BOCA RATON, FLA. — From worst to first. That’s how Barry Calpino, vice-president of breakthrough innovation at Kraft Foods Group, Inc., described his company’s recent history of innovation.

“We were worst at innovation by almost any measure — qualitative, quantitative, outsiders, insiders,” Mr. Calpino said during a Feb. 19 presentation at the Consumer Analyst Group of New York conference in Boca Raton. “In 2008, almost everything we launched was considered a failure. In 2009: same story. We were right near the bottom.”

Poor execution, low investment and a lack of focus contributed to what the company called “Field of Dreams” launches — product rollouts with a “build it and they will come” philosophy that failed to prove true, said Mr. Calpino.

“We coined an expression, ‘spray and pray,’ launching dozens and dozens and dozens of new products, focused on how many new products we were launching versus how big they were,” he said.

Facing the “brutal facts,” Kraft Foods in 2010 overhauled its innovation strategy by leveraging its existing assets of research and development, sales organization and strong brands. The company adopted a “fewer, bigger, better” approach, investing more heavily in fewer platforms with an eye to multi-year performance.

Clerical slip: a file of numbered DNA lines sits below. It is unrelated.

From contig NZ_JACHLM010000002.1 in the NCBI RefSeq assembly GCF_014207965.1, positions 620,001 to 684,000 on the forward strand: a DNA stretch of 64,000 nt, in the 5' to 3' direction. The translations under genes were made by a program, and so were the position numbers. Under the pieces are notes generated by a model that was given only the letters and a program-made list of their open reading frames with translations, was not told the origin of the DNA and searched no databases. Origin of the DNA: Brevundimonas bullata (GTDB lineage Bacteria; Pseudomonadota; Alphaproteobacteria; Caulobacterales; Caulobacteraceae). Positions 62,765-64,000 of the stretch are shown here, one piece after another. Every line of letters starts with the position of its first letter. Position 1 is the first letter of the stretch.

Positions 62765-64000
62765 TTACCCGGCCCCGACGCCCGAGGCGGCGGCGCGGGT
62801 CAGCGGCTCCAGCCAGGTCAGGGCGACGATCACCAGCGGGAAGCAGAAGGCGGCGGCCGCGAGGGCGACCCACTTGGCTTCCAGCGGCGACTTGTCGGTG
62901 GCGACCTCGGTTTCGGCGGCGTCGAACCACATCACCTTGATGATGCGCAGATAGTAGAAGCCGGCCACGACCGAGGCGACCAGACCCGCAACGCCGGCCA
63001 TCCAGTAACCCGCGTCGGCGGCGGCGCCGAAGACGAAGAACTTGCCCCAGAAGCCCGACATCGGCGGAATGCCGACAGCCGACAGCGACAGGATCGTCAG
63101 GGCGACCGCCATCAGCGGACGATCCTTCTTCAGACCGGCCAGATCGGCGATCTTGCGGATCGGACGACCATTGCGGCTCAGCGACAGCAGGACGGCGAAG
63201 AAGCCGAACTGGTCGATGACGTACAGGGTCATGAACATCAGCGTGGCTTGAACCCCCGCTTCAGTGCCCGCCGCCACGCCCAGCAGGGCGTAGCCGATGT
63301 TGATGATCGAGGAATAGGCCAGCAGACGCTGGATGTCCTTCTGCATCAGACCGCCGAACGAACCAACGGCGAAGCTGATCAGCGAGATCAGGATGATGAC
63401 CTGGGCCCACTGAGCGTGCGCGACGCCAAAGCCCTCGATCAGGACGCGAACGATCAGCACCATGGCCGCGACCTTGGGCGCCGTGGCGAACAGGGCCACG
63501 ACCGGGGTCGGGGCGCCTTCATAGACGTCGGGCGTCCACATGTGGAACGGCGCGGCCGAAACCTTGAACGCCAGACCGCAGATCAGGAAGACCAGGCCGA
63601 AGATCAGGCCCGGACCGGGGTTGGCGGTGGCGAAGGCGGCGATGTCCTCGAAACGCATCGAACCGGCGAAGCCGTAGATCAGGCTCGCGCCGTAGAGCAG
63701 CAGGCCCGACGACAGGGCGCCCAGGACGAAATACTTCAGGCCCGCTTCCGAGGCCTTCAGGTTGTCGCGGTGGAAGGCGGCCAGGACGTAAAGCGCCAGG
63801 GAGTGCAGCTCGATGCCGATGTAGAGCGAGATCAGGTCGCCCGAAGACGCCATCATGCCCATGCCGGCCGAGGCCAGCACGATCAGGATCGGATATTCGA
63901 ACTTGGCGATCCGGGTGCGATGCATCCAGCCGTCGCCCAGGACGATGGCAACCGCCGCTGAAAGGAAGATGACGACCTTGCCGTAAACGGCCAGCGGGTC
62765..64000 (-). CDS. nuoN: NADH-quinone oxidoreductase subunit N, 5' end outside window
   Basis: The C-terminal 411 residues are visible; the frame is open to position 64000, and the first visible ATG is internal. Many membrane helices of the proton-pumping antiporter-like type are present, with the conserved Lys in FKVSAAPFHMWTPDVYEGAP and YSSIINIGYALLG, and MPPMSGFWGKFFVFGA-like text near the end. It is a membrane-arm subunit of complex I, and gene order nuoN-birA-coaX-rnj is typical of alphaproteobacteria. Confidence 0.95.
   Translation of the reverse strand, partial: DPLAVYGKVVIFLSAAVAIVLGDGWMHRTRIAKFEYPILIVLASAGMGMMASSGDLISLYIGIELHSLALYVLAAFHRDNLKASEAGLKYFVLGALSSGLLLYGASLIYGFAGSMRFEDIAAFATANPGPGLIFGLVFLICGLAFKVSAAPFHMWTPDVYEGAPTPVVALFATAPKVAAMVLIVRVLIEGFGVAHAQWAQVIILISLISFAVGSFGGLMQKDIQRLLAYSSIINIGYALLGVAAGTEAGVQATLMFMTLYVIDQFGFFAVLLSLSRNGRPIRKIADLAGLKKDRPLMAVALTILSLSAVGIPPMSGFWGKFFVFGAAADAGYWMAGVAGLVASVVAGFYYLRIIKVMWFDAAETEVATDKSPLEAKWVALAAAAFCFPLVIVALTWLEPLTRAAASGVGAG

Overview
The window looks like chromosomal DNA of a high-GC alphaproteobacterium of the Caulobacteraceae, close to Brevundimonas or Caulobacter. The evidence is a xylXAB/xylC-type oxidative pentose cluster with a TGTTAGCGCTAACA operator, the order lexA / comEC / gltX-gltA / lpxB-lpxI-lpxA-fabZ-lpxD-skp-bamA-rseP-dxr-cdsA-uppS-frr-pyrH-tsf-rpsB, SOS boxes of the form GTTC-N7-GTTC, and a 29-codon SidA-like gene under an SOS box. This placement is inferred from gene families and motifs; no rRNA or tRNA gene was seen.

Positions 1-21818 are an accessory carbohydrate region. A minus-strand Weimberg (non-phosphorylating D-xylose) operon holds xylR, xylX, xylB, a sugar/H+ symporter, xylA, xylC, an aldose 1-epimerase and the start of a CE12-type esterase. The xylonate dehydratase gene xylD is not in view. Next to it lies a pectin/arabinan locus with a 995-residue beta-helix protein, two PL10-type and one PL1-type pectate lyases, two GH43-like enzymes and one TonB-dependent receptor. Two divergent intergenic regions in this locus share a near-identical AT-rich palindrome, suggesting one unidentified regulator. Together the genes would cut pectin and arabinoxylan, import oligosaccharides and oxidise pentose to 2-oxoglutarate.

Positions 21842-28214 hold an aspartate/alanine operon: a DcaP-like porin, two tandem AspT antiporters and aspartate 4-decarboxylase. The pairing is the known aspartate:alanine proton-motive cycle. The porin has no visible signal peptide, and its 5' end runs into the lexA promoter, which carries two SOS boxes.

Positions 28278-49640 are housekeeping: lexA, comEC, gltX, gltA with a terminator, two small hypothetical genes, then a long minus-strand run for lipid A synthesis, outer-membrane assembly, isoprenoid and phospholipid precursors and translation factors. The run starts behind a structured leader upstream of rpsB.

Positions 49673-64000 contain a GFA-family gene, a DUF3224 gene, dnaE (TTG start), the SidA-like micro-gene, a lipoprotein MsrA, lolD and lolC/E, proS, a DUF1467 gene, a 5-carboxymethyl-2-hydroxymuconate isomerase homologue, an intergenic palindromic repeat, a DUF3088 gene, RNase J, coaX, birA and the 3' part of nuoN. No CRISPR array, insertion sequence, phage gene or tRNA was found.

“In my experience in innovation for close to 20 years, one thing I have seen is that every single study of innovation has said that year two is just as important and often more important than year one, and that most innovators and most companies pull way back in year two after the launch year,” Mr. Calpino said. “And the truth is that 80% of new products are smaller in year two than they are in year one. So, we made year two a focus.

“What we did for 2011 is we went through the whole pipeline at Kraft and we said, ‘Let’s pick the best we have, and let’s get serious, let’s focus, let’s invest and let’s launch those the right way,’” Mr. Calpino said.

Backed by strong sales support, the launches of MiO water enhancers, Oscar Mayer Selects and Velveeta Skillets — what the company called “big bets” — became $100 million businesses.

“MiO actually grew 67% in year two,” Mr. Calpino said. “MiO for us shows every single employee at Kraft that we mean what we say.”

Today, Kraft Foods has nine brands with more than $500 million in sales, eight of which lead their categories. More big-bet launches and a MiO expansion are in store for 2013, said Mr. Calpino. Additionally, the company is working to improve nutrition and reduce sodium across portfolios and leverage the voice of the Hispanic consumer in early product development.

“Innovation will be one of the pillars of the new Kraft,” Mr. Calpino said. “It has gone from one of our biggest weaknesses to one of our biggest strengths, but we still see unbelievable upside.”